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Riding for a cause; Man cycling 6,500 miles to raise money for charities

As Bob Lee approaches his 65th birthday later this month, he's turned his focus to find ways to make life richer for those around him.
    As part of that, Lee is in the beginning stages of a 6,500 mile bicycle ride up the East Coast of the United States and then across the northern border with Canada.
    "How do we find significance and how do we make the best of each day," Lee asked as a way of explaining why he's pedaling across the country.
    Lee is riding to raise money for the American Cancer Society, the Les Turner ALS Foundation and the National Hospice Foundation. He's set up a website ( to update people interested in following his progress and to accept donations to the three agencies. As of Monday afternoon, he'd already raised more than $200,000 towards his goal of half a million dollars.
    "I think we can do it with everyone's support," he said. "It doesn't take a lot, but it takes a lot of people giving something."
    Lee pledged that 100 percent of all donations will go to the three organizations. He said he's received gifts from more than 1,200 people in 35 states and four countries.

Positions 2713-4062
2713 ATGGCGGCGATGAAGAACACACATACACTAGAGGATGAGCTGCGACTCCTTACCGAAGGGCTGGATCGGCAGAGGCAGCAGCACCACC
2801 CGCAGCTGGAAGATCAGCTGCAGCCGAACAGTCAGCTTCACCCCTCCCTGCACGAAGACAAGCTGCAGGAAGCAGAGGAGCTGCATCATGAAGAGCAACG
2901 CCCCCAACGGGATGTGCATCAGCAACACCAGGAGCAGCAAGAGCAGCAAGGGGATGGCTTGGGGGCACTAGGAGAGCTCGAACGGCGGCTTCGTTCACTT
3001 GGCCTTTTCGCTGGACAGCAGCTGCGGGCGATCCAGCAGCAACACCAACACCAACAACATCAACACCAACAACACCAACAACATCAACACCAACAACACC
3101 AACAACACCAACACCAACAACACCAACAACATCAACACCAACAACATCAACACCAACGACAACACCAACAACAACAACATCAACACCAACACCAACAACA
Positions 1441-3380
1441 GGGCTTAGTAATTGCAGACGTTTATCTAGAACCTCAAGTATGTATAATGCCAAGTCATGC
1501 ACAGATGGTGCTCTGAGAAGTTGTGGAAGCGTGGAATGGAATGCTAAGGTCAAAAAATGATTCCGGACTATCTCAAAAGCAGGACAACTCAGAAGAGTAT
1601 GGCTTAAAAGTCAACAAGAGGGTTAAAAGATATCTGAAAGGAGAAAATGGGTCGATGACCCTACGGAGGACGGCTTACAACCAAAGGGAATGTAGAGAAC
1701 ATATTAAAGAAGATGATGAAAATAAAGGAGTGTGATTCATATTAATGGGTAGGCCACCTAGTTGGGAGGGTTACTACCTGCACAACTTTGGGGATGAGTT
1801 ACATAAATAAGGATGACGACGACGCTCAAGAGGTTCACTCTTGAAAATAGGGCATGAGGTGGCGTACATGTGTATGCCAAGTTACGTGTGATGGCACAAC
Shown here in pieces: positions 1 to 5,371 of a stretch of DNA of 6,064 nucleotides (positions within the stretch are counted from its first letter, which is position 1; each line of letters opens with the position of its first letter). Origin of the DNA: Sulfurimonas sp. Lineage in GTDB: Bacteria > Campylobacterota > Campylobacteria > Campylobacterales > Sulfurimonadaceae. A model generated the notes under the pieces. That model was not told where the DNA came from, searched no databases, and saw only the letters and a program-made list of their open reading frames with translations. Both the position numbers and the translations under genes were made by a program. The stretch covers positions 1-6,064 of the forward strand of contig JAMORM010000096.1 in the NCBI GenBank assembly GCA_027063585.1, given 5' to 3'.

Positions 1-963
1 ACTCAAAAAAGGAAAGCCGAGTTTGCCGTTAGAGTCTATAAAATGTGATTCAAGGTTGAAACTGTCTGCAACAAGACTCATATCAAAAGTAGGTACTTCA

He said he's had young children break open their piggy bank to donate as well as school-aged children who have donated and told him stories of how cancer or ALS, also known as Lou Gehrig disease, has affected their life.
    "It's really a mulit-generational thing," he said.
    My initial goal was to raise $65,000 for each charity, but when he was able to exceed that goal, a new mission was set.
    His trip brought him to Statesboro Monday afternoon, where he remained before departing today on the second leg of his trip which will take him to Wilmington, North Carolina, and through Walterboro and Jamestown, South Carolina en route to Wilimington.
    Lee's trip will take him from St. Augustine, Fla. to Bar Harbor, Maine and then he will fly to Anacortes, Wash, where he'll ride back to Maine. In total, he'll cycle 6,500 miles.
    The trip is a "solo effort" he said, and it's more about the journey than the destination. In fact, he said he wakes up each morning and tries to figure out where he's going for the day. Lee expects the trip to take between five and six months, though he's more focused on meeting people and raising awareness than he is in finishing.
    "It's not a race," he said.
    Lee previously rode across the southern United States to raise money for ALS. During that trip, he met Rich and Lisa Crane who emailed him regularly with support. Rich Crane had ALS, but his support and enthusiasm so deeply affected Lee that the three became friends. When Crane died, Lee spoke at his funeral.
    "Rich was our 'attitude coach,'" Lee said. "He had the best attitude. He was going through  the end of his life and gave us words of encouragement when we should have been supporting him."
    Lee's website tracks his progress each day and also has updates from the road. He said he'll try to update his journal at least every other day and there is a map feature that tracks where Lee is.

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